December 2011 Media Mentions
December 26, 2011 - January 3, 2012
The New York Times featured a Q&A with David Treuer of English, who recently wrote Rez Life, a book about growing up on a reservation in Minnesota.
The Washington Post quoted Dan Schnur, director of the Jesse M. Unruh Institute of Politics, about Mitt Romney’s ascendance in the field of Republican presidential candidates.
Today (Singapore) cited Antonio Damasio, director of USC’s Brain and Creativity Institute, about the neural processes governing empathy and deep thought.
Friday, December 23, 2011
Los Angeles Times ran an op-ed by Janet Fitch of the Master of Professional Writing Program reflecting on her mother’s cooking during the holidays.
Wired quoted David Bottjer of earth sciences and biological sciences about new research on fossils that may hint at how multi-cellular creatures first came into being.
Smithsonian cited research by Kaspar Meyer of psychology, finding that when study subjects were shown silent film clips, the brain regions governing sound would light up.
Thursday, December 22, 2011
The New York Times ran an op-ed by David Treuer of English about how American Indian identity has been exploited by both the U.S. government and tribal people themselves at various times in history. Racial mixing has led to complications in tribal identification as well as knowing who should receive reservation benefits, Treuer wrote. Ultimately, tribes need to use metrics beyond bloodlines to identify members. "Having survived this long and come this far, we must think harder about who we want to be in the future, and do something more than just measure out our teaspoons of blood," he wrote.
Jewish Telegraphic Agency featured an exhibit on the Cuban-Jewish experience of the Holocaust sponsored partly by the USC Shoah Foundation Institute for Visual History and Education. The exhibit includes video clips of refugees from Nazi Germany and the testimony of Holocaust survivors. Spanning 56 countries and 32 languages, the testimonies were pulled from the Shoah Foundation Institute's archives.
Reuters quoted Dan Schnur, director of the Jesse M. Unruh Institute of Politics, about the impact of the Tea Party on the 2012 election.
Tuesday, December 20, 2011
The Washington Post aired an interview by Bloomberg West with David Kang, director of the USC Korean Studies Institute, about North Korea maintaining its global isolation. Kang said about 60 percent of North Koreans in the capital city of Pyongyang has a cell phone, but those living in the provinces are unlikely to have any access to that technology.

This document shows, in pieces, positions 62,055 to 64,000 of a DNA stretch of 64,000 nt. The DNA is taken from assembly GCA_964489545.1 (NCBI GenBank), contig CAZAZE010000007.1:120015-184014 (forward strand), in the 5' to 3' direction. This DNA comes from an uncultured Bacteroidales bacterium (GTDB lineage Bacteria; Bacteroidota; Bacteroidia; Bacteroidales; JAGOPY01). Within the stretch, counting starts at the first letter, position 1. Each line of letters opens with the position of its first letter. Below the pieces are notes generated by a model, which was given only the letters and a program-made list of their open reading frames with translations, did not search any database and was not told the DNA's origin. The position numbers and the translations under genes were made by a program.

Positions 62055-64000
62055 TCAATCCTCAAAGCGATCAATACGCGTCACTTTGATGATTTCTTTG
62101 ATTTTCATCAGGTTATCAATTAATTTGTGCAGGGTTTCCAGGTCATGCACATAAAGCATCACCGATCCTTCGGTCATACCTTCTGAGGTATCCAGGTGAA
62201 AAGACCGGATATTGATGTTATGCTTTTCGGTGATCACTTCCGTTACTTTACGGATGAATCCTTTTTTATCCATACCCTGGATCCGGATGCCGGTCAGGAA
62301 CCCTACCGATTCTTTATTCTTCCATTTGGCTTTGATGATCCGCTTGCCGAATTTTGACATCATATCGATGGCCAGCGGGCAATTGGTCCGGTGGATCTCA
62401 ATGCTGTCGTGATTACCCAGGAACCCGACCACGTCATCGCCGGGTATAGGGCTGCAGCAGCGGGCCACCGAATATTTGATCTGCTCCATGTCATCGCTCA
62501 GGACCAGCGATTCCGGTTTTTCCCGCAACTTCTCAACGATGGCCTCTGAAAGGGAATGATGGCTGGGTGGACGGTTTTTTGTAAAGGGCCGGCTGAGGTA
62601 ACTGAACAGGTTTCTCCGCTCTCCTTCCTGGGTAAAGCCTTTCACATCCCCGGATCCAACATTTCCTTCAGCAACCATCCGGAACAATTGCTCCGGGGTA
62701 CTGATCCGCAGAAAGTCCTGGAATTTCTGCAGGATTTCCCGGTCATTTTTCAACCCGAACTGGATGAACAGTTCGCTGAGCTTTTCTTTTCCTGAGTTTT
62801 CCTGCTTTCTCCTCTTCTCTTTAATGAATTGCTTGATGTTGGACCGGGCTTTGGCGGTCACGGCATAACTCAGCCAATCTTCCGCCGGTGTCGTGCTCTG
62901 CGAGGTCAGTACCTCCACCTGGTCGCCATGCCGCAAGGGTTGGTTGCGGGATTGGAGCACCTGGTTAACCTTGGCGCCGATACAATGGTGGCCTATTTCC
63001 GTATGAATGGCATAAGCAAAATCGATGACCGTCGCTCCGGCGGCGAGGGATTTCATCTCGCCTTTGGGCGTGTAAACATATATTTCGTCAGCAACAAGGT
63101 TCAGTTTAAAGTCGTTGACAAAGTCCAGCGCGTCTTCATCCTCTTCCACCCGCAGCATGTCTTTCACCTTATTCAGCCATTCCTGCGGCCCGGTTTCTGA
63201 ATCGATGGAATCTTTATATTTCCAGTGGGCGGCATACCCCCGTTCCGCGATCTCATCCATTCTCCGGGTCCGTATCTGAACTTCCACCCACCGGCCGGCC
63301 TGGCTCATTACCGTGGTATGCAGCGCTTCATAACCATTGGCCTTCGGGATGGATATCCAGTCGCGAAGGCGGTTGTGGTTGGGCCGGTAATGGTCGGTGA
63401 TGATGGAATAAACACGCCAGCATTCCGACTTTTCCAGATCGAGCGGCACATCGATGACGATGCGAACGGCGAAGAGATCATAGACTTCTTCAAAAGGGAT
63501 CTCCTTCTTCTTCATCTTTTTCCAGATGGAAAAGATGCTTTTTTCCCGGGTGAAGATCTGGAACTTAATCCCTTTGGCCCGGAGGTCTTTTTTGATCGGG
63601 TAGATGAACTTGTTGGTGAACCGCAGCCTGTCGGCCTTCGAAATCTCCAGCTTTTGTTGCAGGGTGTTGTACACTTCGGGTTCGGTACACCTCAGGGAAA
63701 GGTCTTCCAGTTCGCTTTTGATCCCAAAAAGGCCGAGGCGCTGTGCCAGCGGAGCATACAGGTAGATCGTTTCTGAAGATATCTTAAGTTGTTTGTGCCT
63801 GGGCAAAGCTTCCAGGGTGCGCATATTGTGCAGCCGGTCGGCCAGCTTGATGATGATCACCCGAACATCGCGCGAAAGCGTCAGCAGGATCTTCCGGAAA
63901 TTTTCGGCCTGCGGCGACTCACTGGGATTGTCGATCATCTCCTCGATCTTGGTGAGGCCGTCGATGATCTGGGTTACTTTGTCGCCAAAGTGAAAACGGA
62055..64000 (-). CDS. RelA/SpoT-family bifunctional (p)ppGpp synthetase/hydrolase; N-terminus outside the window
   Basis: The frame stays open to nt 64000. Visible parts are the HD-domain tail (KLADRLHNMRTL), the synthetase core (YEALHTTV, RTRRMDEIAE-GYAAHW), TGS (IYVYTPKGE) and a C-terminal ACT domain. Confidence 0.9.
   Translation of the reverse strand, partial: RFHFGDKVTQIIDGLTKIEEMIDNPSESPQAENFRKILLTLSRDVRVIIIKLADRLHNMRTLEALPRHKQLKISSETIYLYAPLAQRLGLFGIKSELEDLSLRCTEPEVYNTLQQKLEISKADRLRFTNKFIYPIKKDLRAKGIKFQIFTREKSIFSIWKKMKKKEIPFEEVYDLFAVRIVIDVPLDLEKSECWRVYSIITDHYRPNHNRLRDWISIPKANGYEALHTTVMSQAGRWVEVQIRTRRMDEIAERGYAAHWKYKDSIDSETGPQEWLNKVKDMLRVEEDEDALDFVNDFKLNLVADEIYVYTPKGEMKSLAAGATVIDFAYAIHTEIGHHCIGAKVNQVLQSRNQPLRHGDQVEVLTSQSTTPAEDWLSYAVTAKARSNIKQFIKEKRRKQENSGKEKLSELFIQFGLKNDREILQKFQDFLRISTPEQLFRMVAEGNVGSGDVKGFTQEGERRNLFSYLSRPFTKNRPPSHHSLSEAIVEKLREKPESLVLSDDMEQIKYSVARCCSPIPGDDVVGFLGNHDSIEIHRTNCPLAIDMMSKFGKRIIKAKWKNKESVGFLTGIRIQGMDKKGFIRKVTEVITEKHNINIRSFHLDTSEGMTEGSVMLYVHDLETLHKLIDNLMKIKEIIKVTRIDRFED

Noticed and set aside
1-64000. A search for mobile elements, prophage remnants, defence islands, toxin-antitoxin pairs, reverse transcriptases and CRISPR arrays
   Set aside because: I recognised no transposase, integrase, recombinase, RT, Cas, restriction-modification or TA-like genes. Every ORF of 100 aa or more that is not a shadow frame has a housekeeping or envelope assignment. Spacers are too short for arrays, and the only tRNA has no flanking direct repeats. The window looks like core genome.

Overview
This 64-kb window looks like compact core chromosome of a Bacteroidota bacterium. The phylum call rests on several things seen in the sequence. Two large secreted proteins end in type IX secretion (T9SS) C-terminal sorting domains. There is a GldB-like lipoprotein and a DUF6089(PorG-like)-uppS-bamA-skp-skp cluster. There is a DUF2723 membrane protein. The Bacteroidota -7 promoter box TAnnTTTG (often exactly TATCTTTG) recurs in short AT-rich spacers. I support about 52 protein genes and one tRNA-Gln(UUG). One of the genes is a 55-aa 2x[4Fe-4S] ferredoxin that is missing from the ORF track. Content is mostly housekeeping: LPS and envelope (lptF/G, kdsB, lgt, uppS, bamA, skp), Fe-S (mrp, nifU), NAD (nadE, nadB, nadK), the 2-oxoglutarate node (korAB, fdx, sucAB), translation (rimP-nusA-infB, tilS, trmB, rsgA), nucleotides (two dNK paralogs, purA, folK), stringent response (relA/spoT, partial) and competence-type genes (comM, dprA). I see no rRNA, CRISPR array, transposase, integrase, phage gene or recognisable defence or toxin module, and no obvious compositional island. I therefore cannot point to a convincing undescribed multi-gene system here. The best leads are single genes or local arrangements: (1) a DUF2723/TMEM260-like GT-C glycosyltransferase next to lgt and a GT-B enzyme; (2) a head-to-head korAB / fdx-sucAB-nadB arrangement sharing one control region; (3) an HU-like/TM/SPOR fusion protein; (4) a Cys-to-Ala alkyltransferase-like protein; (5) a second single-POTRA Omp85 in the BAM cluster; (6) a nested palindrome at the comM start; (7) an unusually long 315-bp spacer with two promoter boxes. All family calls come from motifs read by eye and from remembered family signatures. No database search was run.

New York Daily News ran an op-ed by David Kang, director of the USC Korean Studies Institute, about the outcome of Kim Jong Il’s death. Kang notes that the event isn’t likely to change much in North Korea. Kim Jong Un, heir to the regime, is unlikely to make any radical changes because his legitimacy is derived solely from his family.
American Public Media’s “Marketplace” interviewed David Kang, director of the USC Korean Studies Institute, who spoke about the North Korean economy and what effect a regime change could produce on surrounding economies. Kang noted that even though the North Korean economy operates at a very low level, instability there could cause ripples in the South Korean, Chinese and Japanese economies, with global effects.
Arirang (South Korea) quoted David Kang, director of the USC Korean Studies Institute, about the uncertainties that South Korea and the U.S. face with Kim Jong Il gone.
Bloomberg Businessweek quoted David Kang, director of the USC Korean Studies Institute, about the stability of North Korea after Kim Jong Il’s death.
CNN cited David Kang, director of the USC Korean Studies Institute, about North Korea walking a line between opening to reform and maintaining control.
Appeal-Democrat quoted Dan Schnur, director of the Jesse M. Unruh Institute of Politics, about Ronald Reagan’s political ascent.
ABC News Denver, Colo. affiliate KMGH-TV cited a study led by Alan Watts of biological sciences, physiology and biophysics identifying the biochemical signals used by the brain to regulate blood sugar. The story notes this research could help treat diabetes.